This month we’re speaking to Nick Platt, Managing Director at Henwood Court, an award-winning financial planning business based in Sutton Coldfield, Birmingham.
At a time when looking ahead and planning for the future couldn’t be more important, we chat to Nick about the importance of sitting down with a financial planner, looking ahead to retirement and as a published author, why he felt it important to write a book on ‘retiring’.
Nick, thanks for allowing us the time in your busy diary to have a chat.
Henwood Court was set up in 2004 and we describe ourselves as a firm of lifestyle based Chartered Financial Planners, specialising in helping business owners to work out their purpose. Through the smart management of their financial affairs, we help them to achieve their life objectives.
This more than often, involves our clients wanting to have the right work/life balance, ensuring that they control the business and not let the business control them – it’s not easy to get that balance right, but success never is. I really enjoy being part of a client’s journey and helping them to make a positive difference to their life and that of their family as well.
For over 25 years I have been helping business owners and senior executives’ transition both emotionally and financially from work into retirement. This involved both life and financial coaching.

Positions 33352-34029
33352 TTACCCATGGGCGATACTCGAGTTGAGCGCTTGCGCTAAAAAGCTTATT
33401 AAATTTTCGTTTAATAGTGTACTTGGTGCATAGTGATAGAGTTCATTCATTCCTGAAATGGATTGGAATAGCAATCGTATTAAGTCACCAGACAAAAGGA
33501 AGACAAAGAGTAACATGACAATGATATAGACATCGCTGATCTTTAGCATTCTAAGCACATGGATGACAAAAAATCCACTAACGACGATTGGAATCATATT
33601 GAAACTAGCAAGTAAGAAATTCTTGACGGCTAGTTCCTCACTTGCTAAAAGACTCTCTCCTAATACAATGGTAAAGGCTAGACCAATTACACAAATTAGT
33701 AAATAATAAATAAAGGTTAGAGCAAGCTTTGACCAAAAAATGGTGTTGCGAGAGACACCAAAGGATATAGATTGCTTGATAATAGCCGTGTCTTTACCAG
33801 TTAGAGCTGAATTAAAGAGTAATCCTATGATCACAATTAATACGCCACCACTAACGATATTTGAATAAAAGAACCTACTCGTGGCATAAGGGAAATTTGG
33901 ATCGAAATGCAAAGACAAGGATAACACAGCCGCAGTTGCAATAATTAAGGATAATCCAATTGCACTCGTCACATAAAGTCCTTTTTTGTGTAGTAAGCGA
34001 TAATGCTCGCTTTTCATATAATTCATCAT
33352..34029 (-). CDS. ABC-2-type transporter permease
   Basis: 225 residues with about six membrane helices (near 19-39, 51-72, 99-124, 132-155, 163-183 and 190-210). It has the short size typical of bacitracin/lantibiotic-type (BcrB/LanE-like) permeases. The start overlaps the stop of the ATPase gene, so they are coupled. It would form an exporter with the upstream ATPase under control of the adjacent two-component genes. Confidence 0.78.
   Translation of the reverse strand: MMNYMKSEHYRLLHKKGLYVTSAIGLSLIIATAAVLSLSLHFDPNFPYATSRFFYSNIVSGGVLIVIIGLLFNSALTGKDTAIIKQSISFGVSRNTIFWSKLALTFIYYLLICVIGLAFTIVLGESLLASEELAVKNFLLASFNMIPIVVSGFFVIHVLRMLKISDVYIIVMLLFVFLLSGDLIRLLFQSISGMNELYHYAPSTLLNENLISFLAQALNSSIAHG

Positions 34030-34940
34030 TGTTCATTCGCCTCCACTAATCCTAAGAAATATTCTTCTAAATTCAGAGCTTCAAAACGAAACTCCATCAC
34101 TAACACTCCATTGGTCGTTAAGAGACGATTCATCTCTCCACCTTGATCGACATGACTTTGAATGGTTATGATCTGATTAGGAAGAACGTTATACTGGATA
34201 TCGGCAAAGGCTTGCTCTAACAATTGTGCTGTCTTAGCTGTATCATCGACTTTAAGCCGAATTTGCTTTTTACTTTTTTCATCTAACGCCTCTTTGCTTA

It was my clients who actually encouraged me to put pen to paper and share my many experiences, so my coaching and experience could be shared with far more people than I could ever have the capacity to support one to one.
The book is aimed at busy executives, who, are largely very ill-prepared for the day they stop work and have very little network support available to help them with such a massive life change.
One of the main objectives when I set out to write the book, was to provide useful coaching tips, so anyone could benefit from having read it. The tips are designed to help the reader on their journey from busy worker to content retiree, both from an emotional and a financial perspective.
I would love to if I had the time. Maybe when I retire?
Retirement is changing. Only the other day, we crafted a client’s retirement plan, that included working two-days a week until he is 80! He wasn’t working for the money, but the balance and satisfaction going ’out’ to work gave him.
With regards to the 25-year-old, I would tell them to invest in their education, human capital and earnings potential is the best retirement plan. Then of course, save but, don’t sit in your office all day letting life go by, live a little, have fun, create memories.
That’s a great question, and hindsight is a powerful tool, but I suppose my three pieces of advice to my 20-year-old self would be:
To find out more about Henwood Court, visit their website at www.henwoodcourt.co.uk.
You can purchase Nick’s book – ‘Retireability: The Smart Executive’s Guide to Thriving in Retirement’ from Amazon.
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